No one knows where or when the rips will appear, but they do, and from them, Outlanders walk the earth. Coyote travels the territories with Caesar, her mysterious partner in the bounty hunter business, and together they confront these alien threats to humanity. Along the way, Coyote discovers a secret that threatens to shatter everything she believes about herself, her father, and her sworn enemy, James Westwood. Whether Outlander or inner demons, some things can’t be solved with a six shooter.
Weird West, or steampunk with a Western flavour, is a sub-genre I’m not that familiar with. I’ve read several novels and short stories set in a Western setting, but not that many with a steampunk vibe. When I was approached about reviewing Coyote: The Outlander, I was intrigued by this aspect of the story. The fact that the author, Chantal Noordeloos, was also a draw, as I’m always fascinated by fellow Dutchies who can write fiction in English as well as they can in Dutch, as it’s a skill I can’t even imagine possessing. And Coyote is a fun, solidly written story, one that aims to add a bit more to its reading experience by adding in a second screen experience.
The second screen experience, a phenomenon that’s sprung up in the wake of the rise of the tablet, is something that is more commonly found paired with TV programmes. And while there are numerous publishers experimenting with enhanced e-books, especially on the educational and scholarly side of the trade, a second screen experience was something I hadn’t encountered before in my reading. And it was rather a mixed experience for me. While I liked the general idea and the extra short stories found there were quite good, but I found that it also kept taking me out of my reading and I didn’t read the stories until after I finished the book, because that might have been confusing. The interview included was interesting and the music fun, but since I generally read in silence or with the kids making noise, that didn’t add anything for me. However, this is a very personal reaction and you’ve got to praise Noordeloos and her publisher for experimenting with the format.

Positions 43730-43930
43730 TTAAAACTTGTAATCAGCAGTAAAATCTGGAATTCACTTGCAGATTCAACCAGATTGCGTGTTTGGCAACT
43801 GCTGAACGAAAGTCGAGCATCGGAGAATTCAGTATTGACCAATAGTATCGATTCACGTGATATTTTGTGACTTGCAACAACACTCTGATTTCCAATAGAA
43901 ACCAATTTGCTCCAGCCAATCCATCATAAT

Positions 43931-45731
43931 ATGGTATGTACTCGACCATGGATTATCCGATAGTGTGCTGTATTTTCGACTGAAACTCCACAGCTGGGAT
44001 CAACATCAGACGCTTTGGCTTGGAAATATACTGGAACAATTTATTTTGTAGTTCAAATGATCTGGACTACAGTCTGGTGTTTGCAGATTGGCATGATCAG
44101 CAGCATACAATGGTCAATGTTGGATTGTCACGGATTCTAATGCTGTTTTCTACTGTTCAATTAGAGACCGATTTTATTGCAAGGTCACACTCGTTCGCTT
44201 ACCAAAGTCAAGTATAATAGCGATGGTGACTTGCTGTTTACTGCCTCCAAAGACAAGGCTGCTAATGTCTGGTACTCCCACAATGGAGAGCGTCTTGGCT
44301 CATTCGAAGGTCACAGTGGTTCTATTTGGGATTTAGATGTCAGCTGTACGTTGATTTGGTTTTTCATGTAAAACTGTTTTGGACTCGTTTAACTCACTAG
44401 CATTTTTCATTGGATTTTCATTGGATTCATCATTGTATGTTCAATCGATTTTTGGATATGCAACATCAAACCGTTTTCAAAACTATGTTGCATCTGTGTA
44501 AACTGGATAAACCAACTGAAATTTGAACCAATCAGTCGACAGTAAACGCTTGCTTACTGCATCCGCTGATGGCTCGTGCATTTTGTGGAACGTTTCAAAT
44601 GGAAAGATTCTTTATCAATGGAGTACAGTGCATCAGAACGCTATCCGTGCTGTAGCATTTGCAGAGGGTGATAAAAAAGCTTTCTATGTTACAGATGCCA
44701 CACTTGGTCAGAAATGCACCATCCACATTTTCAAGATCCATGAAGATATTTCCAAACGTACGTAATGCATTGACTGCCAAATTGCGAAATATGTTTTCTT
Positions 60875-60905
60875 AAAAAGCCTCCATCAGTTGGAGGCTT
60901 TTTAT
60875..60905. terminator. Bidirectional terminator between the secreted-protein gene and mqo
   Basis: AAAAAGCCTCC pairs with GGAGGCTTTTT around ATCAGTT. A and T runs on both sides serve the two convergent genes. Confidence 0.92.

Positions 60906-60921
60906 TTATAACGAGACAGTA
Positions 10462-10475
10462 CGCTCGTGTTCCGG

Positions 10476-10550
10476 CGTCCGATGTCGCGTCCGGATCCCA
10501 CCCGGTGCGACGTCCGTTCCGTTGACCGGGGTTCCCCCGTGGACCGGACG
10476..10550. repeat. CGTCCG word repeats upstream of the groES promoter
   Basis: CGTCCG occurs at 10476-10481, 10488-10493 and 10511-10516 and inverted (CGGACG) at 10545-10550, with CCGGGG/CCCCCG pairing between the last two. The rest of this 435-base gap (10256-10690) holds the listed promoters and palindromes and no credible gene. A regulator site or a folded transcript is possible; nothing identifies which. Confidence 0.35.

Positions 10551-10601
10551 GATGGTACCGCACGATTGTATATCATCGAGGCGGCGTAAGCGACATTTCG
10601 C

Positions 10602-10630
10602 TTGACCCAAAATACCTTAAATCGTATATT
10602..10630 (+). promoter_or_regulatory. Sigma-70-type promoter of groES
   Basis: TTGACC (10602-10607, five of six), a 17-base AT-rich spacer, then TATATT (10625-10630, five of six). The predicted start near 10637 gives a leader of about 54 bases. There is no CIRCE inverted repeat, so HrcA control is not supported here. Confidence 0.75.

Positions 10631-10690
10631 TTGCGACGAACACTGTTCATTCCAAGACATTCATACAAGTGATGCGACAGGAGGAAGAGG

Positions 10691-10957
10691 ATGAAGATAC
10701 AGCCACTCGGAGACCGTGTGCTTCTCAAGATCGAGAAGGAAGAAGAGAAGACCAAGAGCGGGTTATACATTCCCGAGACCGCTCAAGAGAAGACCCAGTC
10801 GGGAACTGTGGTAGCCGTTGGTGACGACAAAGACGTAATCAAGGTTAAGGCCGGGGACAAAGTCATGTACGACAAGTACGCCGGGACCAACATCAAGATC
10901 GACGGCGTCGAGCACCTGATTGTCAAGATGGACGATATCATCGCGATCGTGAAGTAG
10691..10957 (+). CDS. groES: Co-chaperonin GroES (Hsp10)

Thus far I’ve mostly talked about the packaging – the book’s sub-genre and the second screen experience – but what about the actual story? The start of the book was a bit rough. I found it hard to connect to the characters and get into the writing style, but I’m glad I hung in there, as after a chapter or two the narrative smoothed out and the story became quite enjoyable. A Western tale is always fun as the delineation between good and evil is superficially often quite clear – we call them white-hats and black-hats for a reason – but in a good story below the hats it’s all a bit more murky than that. This is the case for Coyote: The Outlander as well. The idea of dimensional rifts and the Outlanders that can tumble through them was an interesting one and I especially enjoyed the chapter set at Ming’s Emporium as it twisted everything we learn about rifts up to that point.
Coyote, the titular heroine of the story, is a great character. She’s fun, morally upright, yet flexible to get her job done and as a bounty hunter she needs all the flexibility she can muster. The book is very much concerned with her having to confront uneasy truths from her past which she’s hidden from for years and it’s a painful, yet interesting thing to watch. The one thing about Coyote that kept bothering me, however, was her braids. I kept picturing them Rapunzel-style down to her calves and how on earth is that practical when you’re a down and dirty, horseback-travelling bounty hunter? In know it’s a weird detail to get hung-up on, but there you have it. Coyote’s partner Caesar, a freed slave of small physical stature, is a cool sidekick, though I’d have loved to have seen more personality from him. He only gets a few moments to shine and that was a shame, as one of the short stories is from his perspective and it was one I enjoyed a lot. The shaman Tokala was quite interesting and wish we could have seen more of him. One last important character was Westwood and while he’s cast as the villain, I actually really liked him and I hope we’ll learn more about him and Coyote in the future. The twist concerning him and Coyote was also quite cleverly done and I really liked how he tied into her story with her father.
A lot is packed into what is actually a slim novel and some of it might have been unpacked a bit more. In fact, some of the information given in the short stories unlocked in the second screen could have easily been incorporated into the book to flesh it out a bit. Despite its slow and bumpy start, I enjoyed reading Coyote: The Outlander and I look forward to reading more set in this universe.
This book was provided for review by the publisher.